Home Shows Preludio

Galería Hilario Galguera presents Gabriel O’Shea’s (Metepec, Mexico, 1998) exhibition Preludio, portraying the layered complexity of the contemporary digital age. Highlighting the decline of spirituality in society and its replacement by the veneration of virtual spaces, O’Shea seeks to explore and experiment with classic and contemporary media to reveal the decay of the body as a sacred symbol.

A melody penetrates the atmosphere of the gallery. It sounds distant, changing, heterogeneous. Requiem is the title of one of O’Shea’s series, named after the hymn dedicated to the deceased in the traditional Catholic mass. In this environment one can find wax sculptures inspired by religious scenes reduced to fragments, the torsos of the body lonely vestiges of a powerful past. In Tan Poco, 2022, an eighteenth century sacred painting hangs lifeless in a rusty structure, the image blurred beyond recognition. In the central gallery space reside the sculptural casts of plaster torsos from the series Elegias, with mummified bodies resembling archaeological relics, their materiality containing earthly remains, ashes, human hair and dirt. Through the staged death ofreligious art, and its reappropriation and entombment of Greek sculptural forms, O’Shea physically encases the contours of an art history whose claims of originality and cultural relevance have been disrupted by digital innovation, just as it has disrupted traditional worship, idolatry, and devotion.

In the paintings, the presence of brushstrokes in dystopian scenes not only foregrounds the shift in art historical practice, but encourages greater affiliation with O’Shea’s representational themes. Cloudy faces appear dreamlike, washed featureless as memories fade. In this period of transition to a digital future, subjects appear caught in a purgatory of lost identity and subjectivity, locked in gray rooms, protective masks, and unemotional embraces. Repurposing the technique of chiaroscuro, the play of light and shadows in his portraits only serves to highlight their continued abstraction. When illuminated, faces remain blurred, while others are so marked by a consistent subdued atmosphere that any visual contrast disappears. The vivid optimism of the religious scenes is juxtaposed against the blurred achromatic nihilism of the contemporary, and our uncertain ability to find purpose and individuality in this present.

O’Shea’s own artistic training includes close study of Goya and Caravaggio, while his religious upbringing meant he had frequent exposure with Catholic iconography. O’Shea’s Nietzschean questioning of the death of religion presents a necessary entry into an agnostic and digital contemporaneity, nonetheless responsible for a loss of traditional spiritual identity. Among O’Shea’s representations of bodies, we find heads made of concrete with masks, illustrating the submissive quality of humanity. An unquestioning submission that was once presented in the face of religion shifts into a complete dependence on technology. Anonymous, contained, submissive and objectified, the images of faces painted with gas masks or virtual reality visors lie in a liminal space, portraying the uncomfortable dehumanization so characteristic of artificial intelligence.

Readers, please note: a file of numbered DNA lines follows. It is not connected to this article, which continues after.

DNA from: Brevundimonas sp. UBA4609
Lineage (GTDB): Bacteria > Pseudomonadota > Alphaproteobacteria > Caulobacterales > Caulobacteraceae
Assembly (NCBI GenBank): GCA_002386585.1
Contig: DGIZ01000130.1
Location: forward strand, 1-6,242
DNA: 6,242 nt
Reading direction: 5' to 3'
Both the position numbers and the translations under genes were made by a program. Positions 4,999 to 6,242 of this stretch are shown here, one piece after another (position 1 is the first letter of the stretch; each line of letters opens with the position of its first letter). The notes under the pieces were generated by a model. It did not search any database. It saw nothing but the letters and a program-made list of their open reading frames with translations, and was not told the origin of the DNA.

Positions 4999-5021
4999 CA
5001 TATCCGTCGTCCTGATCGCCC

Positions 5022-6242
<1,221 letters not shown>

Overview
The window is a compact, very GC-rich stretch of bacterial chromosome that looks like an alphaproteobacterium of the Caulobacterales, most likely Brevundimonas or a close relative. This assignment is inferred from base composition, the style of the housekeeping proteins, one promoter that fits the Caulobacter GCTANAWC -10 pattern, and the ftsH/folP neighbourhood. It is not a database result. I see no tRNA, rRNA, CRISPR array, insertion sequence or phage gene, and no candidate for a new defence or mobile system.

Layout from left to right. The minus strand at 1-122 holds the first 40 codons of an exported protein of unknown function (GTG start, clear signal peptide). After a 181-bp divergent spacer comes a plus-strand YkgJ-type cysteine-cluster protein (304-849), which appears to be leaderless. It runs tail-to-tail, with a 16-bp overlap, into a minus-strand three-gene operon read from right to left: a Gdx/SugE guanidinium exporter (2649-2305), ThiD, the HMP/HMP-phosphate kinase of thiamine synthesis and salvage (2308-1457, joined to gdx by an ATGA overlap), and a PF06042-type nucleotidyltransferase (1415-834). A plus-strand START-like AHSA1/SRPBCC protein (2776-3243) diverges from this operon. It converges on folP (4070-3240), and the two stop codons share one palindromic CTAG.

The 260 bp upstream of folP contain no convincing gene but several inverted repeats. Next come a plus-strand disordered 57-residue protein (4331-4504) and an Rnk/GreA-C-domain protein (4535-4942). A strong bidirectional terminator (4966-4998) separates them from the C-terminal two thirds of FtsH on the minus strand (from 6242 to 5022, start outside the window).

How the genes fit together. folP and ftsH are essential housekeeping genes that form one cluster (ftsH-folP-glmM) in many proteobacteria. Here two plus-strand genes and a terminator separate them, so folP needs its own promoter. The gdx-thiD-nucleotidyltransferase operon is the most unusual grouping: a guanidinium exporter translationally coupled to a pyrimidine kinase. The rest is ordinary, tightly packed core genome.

In challenge to these traditional artistic forms and their “auratic” status, the video piece Polifonía (QUO VADIS), 2023, is the product of a compilation of images created and developed with different softwares. These images are the product of computer-generated interpretations of texts prompts carefully written by the artist, allowing him to use the digital media as a tool to create uncanny scenes. This process of refashioning leads to a surreal visual array, with faceless groups dressed in religious garb, monks in suffocating virtual reality headsets, and misty settings alongside post-apocalyptic fires. Within this digital dystopia, there is a compelling lifelessness to the pictures, their strangely inhuman qualities an apt metaphor for our increasingly online existence. However, all of these illusions are representative of a simulacrum of contemporary culture. Every image created is producedthrough training from millions of other images. It is an unfathomable compilation, and often appropriation, of surface representation. Artificial Intelligence (AI) art reproduces itself with voracious contempt in this vacuum of postmodern depthlessness.

Technology and virtual cultures have provided the foundation for a new belief system, one which facilitates the desire for a second life through digital doubles of “self” and virtual personalities. This can be liberating, allowing for an expression of identity that is impossible in everyday life. But as much as offering an escape, digital reality only offers a stable vision of the body that no longer exists in physical reality, just like O’Shea’s metaphorical sculptures. In the face of nostalgia, loss, and post-apocalyptic disaster, this exhibition continues in gallery tradition to open a window of hope, as the spirit of art inevitably saves us. Gabriel O’Shea and his work are throwing us a lifeline to survive in the midst of torment.

Gabriel O’Shea studied at the Barcelona Academy of Art in 2018. He has had solo exhibitions at the Casa de la Mora Museum, Toluca, Mexico. And has participated in group shows including Index 5: estancias at Galería Hilario Galguera, Mexico (2021); and SOUND+, Second Edition, Mexico City (2022). In 2023, his work was presented at Paris Fashion Week in collaboration with the brand Airei.

Preludio, will open to the public on April 21 and will remain open until July 7, 2023. Monday to Friday: 11:00 - 17:00 h

Saturday: 11:00 - 17:00 h
Contact: info@galeriahilariogalguera.com